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Way back when the web was an infant, I put up my first web site. It was November or December of 1994. Some of today’s web sites estimate that I had one of the first 10,000 sites on the web, which seems like a lot of company until you realize that the estimate right now is about a billion, give or take 10,000. At first, you couldn’t get your own URL and all backgrounds were rendered gray by the first graphical browser, Mosaic, the predecessor of Netscape, which was the predecessor of Firefox. Also, at that time there were some folks in universities — the main users of the early web — who didn’t want to allow commercial sites like mine (it was for my consulting activities) on the web, so there were actually two webs, one to which businesses were relegated. Finally, I created the first-ever web home for the School of Mass Communication at Virginia Commonwealth University.
I was a youth soccer coach for 18 or so years, many of which as a licensed and paid coach and trainer for advanced and “travel” teams from under-9 to under-17. I have a “D” license, which is the highest state-level license. Above that they are all national licenses. Started out as an unpaid “Dad” coach, but really got into it! BTW, Eddie Johnson, of the U.S. Men’s National team and Major League Soccer frequently played as a “guest” with a team I was assistant coaching (clearly I didn’t hold him back too much…), and we played against his regular team many times. He was good as a 12-year-old. Back then he went by Edward.
I am in the Internet Movie Database, the go-to site for films and actors. I am in there as the off-screen narrator for a short film. “The Injuries to Tim Dale” by my old college pal Harry Moss. Last year the film was selected for the Ft. Lauderdale International Film Festival. I also could/should be in there for a 70s movie called “Super Seal” (starring Sterling Holloway and Foster Brooks doing his famous drunk routine). I was helping out with some of the chores surrounding the making of a feature film when they asked me to do a stunt, a reaction shot to a seal driving a car, that involved riding my bike into a parked VW bug. The first take — yes, there were two — didn’t satisfy the director, but I had given it my all with a low flying-W over the handle bars onto the hood. I ached all over and the bike was even damaged a bit. But I did it again (the show must go on!), although with less enthusiasm and with a lesser result. But it made the film.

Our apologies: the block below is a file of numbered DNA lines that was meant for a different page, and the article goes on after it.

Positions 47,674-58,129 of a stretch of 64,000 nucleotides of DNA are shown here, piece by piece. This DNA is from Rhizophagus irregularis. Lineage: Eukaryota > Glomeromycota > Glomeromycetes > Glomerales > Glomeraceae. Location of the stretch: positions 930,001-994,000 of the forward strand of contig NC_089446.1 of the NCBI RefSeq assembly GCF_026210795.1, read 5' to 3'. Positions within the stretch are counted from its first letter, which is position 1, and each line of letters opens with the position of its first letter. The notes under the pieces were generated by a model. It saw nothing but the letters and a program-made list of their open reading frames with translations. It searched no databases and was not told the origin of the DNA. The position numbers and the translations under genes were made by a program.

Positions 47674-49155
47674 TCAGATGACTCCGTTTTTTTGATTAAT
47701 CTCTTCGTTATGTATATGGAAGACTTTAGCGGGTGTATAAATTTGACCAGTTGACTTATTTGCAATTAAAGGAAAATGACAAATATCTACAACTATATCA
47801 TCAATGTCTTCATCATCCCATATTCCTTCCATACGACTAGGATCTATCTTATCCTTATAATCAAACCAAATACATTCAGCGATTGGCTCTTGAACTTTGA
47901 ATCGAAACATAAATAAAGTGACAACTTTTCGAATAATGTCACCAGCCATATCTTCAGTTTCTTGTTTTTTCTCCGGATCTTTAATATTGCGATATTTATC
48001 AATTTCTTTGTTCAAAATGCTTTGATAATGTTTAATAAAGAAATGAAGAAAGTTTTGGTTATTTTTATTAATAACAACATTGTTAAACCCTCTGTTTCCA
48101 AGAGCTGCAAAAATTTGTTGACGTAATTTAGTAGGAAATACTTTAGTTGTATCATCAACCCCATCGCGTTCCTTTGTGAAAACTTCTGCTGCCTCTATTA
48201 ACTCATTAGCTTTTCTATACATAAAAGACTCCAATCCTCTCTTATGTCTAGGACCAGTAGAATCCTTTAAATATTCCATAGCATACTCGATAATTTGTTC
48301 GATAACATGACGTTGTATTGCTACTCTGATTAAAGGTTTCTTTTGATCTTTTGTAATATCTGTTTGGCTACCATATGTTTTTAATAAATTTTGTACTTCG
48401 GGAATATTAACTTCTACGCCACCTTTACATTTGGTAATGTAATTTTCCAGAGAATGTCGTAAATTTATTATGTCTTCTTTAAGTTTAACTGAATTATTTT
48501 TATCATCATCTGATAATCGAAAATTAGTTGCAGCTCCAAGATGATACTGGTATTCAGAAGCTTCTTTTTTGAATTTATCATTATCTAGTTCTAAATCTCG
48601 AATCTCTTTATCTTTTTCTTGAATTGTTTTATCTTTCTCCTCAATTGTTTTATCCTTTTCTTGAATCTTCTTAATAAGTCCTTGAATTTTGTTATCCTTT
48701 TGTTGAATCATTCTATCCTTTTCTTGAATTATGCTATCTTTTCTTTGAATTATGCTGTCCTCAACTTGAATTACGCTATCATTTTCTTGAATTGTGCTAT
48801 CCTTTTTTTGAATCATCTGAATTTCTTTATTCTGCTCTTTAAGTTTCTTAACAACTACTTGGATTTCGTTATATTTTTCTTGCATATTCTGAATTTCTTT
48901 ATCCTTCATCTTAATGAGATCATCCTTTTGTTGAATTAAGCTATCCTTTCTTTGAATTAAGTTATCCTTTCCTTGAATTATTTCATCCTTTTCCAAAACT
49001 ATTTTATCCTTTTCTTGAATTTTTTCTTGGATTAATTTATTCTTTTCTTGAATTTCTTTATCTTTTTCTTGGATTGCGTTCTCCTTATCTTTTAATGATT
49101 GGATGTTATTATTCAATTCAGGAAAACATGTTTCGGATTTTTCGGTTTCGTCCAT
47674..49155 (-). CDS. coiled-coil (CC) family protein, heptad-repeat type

Back to the web: in 1995 people were just figuring out the opportunities with it. I was already writing about web design and how it needed to differ from print design when I was approached to be a panelist at the following year’s International World Wide Web Conference in Paris. I really wanted to accept the honor and go, but I had just started as chair at the University of North Florida’s Department of Communications and Visual Arts, and I could not go. UNF also said they would not help me financially to go to the clearly prestigious event, and I had just incurred the cost of a move. But that’s OK. The web and I will always have (a) Paris (invitation)…
The President of the United States sent me a kind letter on Nov. 19, 1969, requesting that on Dec. 5, I appear in downtown Cincinnati, Ohio, for a delightful little ceremony. An induction ceremony. Yes, it was the famous “Greeting” letter from the president that ordered me for induction into the Armed Forces. Drafted big time. Luckily for me, I had applied for and received an extension of one more year than the normal four years in college or else I would have been drafted already. (I switched colleges every year, thus extending my time, and it paid off….) Right after I got the greetings-from-the-president letter during my “extra” year, they held the first draft lottery. Out of 365 possible draws for birthdays of men to be drafted, June 24 came out of the basket 358th. WHEW! I had lucked out and did not have to go to Vietnam. Interesting statistic: In 1969, the percentage of Americans who personally knew someone who had been wounded or killed in Vietnam: 52 percent (11,616 killed in 1969 alone).
That’s enough for now….